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Civil Conflict and Voting Behavior: Evidence from Colombia

39 Pages Posted: 19 Aug 2011  

Jorge A. Gallego

New York University (NYU), Faculty of Arts and Science, Wilf Family Department of Politics

Date Written: August 18, 2011

Abstract

What are the effects of civil conflict on political behavior? Even though war tends to be the continuation of politics, little is known about the effects of conflict on citizens’ voting behavior. Colombia is an interesting case in which civil war and elections coexist, and illegal armed groups intentionally affect electoral outcomes. Nonetheless, different groups use different strategies to alter these results. Using panel data from Senate elections from 1994 to 2006 and an instrumental variable approach to address potential endogeneity concerns, this paper shows that increasing guerrilla violence decreases voter turnout, while paramilitary violence has no significant effect on this variable. The results also suggest that after 1998, when the paramilitaries got involved in politics, electoral competition has had a tendency to be lower in municipalities affected by paramilitary violence. Relative to traditional parties, newly created third parties have a better performance in municipalities affected by paramilitary attacks. Additionally, FARC violence is significantly higher during election years, while paramilitary violence is lower. This is consistent with the hypothesis that the guerrilla’s strategy is to sabotage elections, while paramilitaries establish alliances with certain candidates. These patterns seem to be the result of deliberate strategies undertaken by the illegal armed groups.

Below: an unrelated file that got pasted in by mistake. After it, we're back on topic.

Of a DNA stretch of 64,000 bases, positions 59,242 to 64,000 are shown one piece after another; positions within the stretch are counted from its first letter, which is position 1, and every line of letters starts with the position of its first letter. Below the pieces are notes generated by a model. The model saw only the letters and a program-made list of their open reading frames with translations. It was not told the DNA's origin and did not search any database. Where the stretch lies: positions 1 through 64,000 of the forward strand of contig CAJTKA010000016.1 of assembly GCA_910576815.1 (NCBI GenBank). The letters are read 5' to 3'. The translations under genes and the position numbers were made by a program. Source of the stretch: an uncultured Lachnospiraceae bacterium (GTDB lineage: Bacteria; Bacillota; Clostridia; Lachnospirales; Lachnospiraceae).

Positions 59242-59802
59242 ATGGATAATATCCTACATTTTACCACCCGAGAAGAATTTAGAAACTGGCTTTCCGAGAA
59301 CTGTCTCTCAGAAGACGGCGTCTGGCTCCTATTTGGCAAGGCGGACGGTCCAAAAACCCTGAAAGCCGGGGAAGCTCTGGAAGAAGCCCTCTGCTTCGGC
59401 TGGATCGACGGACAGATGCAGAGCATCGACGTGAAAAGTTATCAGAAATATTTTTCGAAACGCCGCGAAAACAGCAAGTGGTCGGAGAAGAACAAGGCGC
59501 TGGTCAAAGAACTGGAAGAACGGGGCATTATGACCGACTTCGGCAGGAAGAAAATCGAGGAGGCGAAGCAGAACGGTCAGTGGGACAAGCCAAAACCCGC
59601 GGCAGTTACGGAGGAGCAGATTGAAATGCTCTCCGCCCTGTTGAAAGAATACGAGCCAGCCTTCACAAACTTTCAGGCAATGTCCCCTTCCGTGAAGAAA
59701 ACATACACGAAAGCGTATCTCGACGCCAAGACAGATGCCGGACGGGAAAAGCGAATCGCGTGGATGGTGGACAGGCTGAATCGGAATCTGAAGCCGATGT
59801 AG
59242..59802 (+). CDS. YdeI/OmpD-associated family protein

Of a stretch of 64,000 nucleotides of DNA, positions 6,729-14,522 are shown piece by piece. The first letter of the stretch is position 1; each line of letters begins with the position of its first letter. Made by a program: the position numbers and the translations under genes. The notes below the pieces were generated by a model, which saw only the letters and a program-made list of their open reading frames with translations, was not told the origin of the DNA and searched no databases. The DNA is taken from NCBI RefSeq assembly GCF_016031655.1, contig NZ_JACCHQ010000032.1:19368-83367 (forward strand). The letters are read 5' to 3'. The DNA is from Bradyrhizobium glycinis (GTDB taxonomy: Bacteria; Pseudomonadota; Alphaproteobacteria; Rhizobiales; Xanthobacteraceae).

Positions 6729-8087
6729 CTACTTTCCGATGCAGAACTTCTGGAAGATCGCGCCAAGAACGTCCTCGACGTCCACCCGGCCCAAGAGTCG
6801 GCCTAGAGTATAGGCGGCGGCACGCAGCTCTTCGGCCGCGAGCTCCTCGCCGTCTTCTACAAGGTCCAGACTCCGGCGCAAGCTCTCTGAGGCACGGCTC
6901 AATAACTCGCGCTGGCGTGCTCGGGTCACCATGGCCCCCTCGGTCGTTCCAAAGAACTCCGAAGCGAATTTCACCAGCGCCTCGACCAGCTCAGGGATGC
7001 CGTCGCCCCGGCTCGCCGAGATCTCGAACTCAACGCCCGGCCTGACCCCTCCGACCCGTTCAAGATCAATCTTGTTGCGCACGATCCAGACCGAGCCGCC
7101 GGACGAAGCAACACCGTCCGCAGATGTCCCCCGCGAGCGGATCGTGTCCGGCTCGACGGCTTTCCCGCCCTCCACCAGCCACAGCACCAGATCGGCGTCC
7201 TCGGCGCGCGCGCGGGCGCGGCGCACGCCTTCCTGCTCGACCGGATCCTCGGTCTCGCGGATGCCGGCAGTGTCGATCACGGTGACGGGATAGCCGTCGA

Keywords: Civil war, elections, insurgency, instrumental variables

Suggested Citation

Gallego, Jorge A., Civil Conflict and Voting Behavior: Evidence from Colombia (August 18, 2011). Available at SSRN: https://ssrn.com/abstract=1911983 or http://dx.doi.org/10.2139/ssrn.1911983

Jorge A. Gallego (Contact Author)

New York University (NYU), Faculty of Arts and Science, Wilf Family Department of Politics ( email )

715 Broadway
New York, NY 10003
United States

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